Kinesin-8B controls basal body function and flagellum formation and is key to malaria transmission.
Zeeshan M., Ferguson DJ., Abel S., Burrrell A., Rea E., Brady D., Daniel E., Delves M., Vaughan S., Holder AA., Le Roch KG., Moores CA., Tewari R.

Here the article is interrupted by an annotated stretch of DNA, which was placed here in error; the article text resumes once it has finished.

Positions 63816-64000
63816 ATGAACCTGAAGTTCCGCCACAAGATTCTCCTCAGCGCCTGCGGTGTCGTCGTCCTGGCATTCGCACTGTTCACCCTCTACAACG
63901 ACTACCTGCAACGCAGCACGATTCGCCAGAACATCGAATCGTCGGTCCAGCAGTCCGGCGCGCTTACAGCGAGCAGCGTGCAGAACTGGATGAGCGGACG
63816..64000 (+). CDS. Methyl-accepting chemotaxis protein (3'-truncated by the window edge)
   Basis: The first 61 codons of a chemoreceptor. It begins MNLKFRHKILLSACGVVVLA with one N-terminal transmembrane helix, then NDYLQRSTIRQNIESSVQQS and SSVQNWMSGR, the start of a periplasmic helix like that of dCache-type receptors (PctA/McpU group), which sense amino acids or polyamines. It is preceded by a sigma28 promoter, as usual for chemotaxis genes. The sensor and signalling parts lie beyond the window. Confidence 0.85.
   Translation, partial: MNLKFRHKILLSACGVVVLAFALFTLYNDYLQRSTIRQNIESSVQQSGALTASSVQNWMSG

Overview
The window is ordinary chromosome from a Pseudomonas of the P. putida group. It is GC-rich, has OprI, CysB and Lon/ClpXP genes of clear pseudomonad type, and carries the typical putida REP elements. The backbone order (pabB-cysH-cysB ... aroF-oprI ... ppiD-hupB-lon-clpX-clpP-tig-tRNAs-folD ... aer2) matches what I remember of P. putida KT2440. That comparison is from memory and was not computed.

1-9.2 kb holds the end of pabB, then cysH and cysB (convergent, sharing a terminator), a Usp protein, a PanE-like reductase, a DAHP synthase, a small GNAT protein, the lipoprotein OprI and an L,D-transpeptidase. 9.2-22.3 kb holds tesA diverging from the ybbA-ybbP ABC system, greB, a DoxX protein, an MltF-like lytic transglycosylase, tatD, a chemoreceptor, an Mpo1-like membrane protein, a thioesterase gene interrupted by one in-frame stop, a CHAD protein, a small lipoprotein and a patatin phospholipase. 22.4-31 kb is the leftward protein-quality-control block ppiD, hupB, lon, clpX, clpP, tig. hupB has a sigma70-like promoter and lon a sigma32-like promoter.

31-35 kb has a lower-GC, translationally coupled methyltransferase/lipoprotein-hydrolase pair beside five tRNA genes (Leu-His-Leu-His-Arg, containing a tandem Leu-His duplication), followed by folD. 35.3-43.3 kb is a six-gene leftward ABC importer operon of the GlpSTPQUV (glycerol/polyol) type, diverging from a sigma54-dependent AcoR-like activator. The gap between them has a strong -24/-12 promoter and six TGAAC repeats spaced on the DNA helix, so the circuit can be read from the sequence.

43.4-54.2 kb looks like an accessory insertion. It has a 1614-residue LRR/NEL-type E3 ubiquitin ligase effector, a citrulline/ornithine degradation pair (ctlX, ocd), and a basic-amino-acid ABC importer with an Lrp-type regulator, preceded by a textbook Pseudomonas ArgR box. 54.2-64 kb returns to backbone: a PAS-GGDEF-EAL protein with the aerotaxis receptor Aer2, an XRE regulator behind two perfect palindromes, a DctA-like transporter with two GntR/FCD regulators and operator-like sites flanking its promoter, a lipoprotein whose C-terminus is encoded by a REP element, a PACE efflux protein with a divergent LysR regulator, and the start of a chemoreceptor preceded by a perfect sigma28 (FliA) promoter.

Eukaryotic flagella are conserved microtubule-based organelles that drive cell motility. Plasmodium, the causative agent of malaria, has a single flagellate stage: the male gamete in the mosquito. Three rounds of endomitotic division in male gametocyte together with an unusual mode of flagellum assembly rapidly produce eight motile gametes. These processes are tightly coordinated, but their regulation is poorly understood. To understand this important developmental stage, we studied the function and location of the microtubule-based motor kinesin-8B, using gene-targeting, electron microscopy, and live cell imaging. Deletion of the kinesin-8B gene showed no effect on mitosis but disrupted 9+2 axoneme assembly and flagellum formation during male gamete development and also completely ablated parasite transmission. Live cell imaging showed that kinesin-8B-GFP did not co-localise with kinetochores in the nucleus but instead revealed a dynamic, cytoplasmic localisation with the basal bodies and the assembling axoneme during flagellum formation. We, thus, uncovered an unexpected role for kinesin-8B in parasite flagellum formation that is vital for the parasite life cycle.